Curious members of the human colony descended on Lisa Sette Gallery on Saturday, January 10, for the opening of "The Brief Forever" featuring works by Mayme Kratz and Alan Bur Johnson, and "Nostalgia" by Neha Vedpathak.
Drenched in honey-colored light from the impending sunset, the gallery sat quiet like an undisturbed bee hive until swarms of gallery-goers descended, transforming the space into a human hive filled with frenetic activity. The dance of dichotomies had begun.
Ethereal, mundane. Trapped, freed. Isolated, joined. Broken, whole. Artificial, organic. Transient, permanent. They're all reflected in this grouping of works, which convey the co-existence and mutual dependence of seemingly disparate elements in the natural world.
Kratz gathers grasses, seeds, shells, vertebra, pods, insect parts, and other bits of nature that others seldom notice. Many of these objects are carefully arranged and coated with several layers of transparent resin, sometimes tinted, to create blocks, towers, orbs, and panels.
Bordered on both sides by concrete walls while descending steps leading to the exhibition space, gallery goers see only a single piece of art: Kratz's I Think I Grow Tensions, a 2014 resin and poppy pods on panel piece that mirrors the sort of mental mirage typically associated with the poppy's hallucinogenic properties.
Hundreds of circles fill the 36-by-36-inch square, like blood cells on a specimen slide or empty wrappers left inside a candy box after all its chocolates have been consumed. It appears at first to be a painting, but closer inspection reveals the depth created by layers of resin, strategically sanded at various stages. Often this sanding reveals details of objects not apparent on the surface -- a bit like time roughs away our superficiality to manifest more of who we truly are as we age.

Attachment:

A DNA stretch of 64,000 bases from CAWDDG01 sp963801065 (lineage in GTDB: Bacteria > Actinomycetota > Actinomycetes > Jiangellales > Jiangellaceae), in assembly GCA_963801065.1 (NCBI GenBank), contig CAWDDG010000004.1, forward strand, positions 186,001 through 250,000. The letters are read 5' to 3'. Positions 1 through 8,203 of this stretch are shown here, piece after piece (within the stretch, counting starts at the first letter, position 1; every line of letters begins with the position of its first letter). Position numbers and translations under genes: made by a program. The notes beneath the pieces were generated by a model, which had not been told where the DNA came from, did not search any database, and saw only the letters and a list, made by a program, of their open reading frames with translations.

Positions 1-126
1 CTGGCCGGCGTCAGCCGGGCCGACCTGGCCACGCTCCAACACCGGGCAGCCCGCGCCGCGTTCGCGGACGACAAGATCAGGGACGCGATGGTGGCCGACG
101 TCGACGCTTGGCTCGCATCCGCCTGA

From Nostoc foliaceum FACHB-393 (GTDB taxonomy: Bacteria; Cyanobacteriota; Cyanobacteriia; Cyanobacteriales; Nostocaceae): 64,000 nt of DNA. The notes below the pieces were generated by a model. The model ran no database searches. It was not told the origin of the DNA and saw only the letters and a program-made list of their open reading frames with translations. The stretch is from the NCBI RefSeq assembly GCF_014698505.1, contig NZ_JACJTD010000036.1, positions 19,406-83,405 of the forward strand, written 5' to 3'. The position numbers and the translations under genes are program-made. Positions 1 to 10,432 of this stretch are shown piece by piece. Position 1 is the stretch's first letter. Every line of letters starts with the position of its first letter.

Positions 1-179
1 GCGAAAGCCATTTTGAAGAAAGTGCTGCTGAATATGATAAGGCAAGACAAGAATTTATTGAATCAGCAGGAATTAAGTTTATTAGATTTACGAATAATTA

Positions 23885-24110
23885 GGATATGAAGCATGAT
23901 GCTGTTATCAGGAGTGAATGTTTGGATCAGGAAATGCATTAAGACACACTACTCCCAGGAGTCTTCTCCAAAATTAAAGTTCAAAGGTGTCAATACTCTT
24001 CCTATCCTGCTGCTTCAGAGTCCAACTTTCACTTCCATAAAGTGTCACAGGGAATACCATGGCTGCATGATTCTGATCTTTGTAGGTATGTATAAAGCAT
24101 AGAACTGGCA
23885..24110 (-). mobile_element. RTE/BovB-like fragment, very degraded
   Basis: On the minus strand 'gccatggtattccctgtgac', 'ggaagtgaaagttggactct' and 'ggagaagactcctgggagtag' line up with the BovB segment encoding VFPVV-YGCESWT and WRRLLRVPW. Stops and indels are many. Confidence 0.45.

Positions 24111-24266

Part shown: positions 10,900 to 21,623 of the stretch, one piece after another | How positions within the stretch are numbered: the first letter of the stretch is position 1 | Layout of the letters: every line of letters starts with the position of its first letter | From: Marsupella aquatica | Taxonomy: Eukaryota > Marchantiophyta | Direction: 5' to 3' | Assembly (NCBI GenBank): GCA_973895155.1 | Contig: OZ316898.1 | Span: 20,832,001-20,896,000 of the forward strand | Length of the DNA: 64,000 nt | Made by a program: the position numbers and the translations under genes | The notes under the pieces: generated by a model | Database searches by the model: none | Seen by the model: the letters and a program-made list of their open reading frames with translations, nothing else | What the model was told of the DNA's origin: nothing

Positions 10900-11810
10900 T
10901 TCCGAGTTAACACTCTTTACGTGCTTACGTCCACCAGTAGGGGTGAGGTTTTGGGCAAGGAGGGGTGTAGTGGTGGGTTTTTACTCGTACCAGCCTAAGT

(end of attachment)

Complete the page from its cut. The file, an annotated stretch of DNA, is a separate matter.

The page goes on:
Such details are most evident here in Kratz's 60-by-60-inch Across the Velvet Dark 2, a 2013 resin, shells, vertebra, and Navajo tea on panel piece. Enveloped by deep mossy green, they conjure images of dandelion seeds dispersed by the wind or gentle puff of air from a child's pursed lips. Others may see particles surrounding the nucleus of a cell, or cosmological processes akin to our own "big bang."
"The Brief Forever" is also anchored by four large-scale Johnson works comprised of photographic transparencies, metal frames, and dissection pins.
Capturing bits of nature including butterfly wings and bird feathers with a camera, Johnson transforms them into circular snippets amassed like graceful starlings or swarming insects moving together through open skies. When fanned, individual transparencies move slightly, reflecting nature's vulnerability.
His Murmuration 11:39:21 (2014, 34 inches by 88 inches by 2 inches) is especially intriguing given its elongated swirls that seem poised to create the lemniscate that symbolizes infinity, although they never achieve it. Despite human longings for eternity, Johnson's work reinforces the elusiveness of forever.
"The Brief Forever" include several carbon reduction pieces from Johnson's The Thinner the Air series and several paper, wax, and butterfly dust works from Kratz's Broken Wing series. All channel the delicate qualities of a fragile world. They're mounted on exterior walls for the atrium, where a small screen shows video of artist Neha Vedpathak at work on Nostalgia.
Vedpathak's Nostalgia installed inside the atrium consists of plucked Japanese handmade paper, jasmine scent, and plexiglass mirror sheet. The scent was imperceptible as the opening reception began, but grew stronger throughout the evening as the paper was warmed by lights used to illuminate the space.
The most spectacular work currently exhibited at Lisa Sette Gallery is Kratz's Falling Leaf 2 comprised of two pieces -- one a 5-by-5-inch resin and leaf work that informed its companion: a 63 inch by 60 inch x 3 inch resin and fairy duster seeds work. The latter consists of a leaf form created with hundreds of seeds shaped into broken circles in warm golden tones that resemble honeycombs.
For members of the human hive who circled back to it throughout the night, it must have felt like home.
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"The Brief Forever" continues through February 28. For more information visit lisasettegallery.com.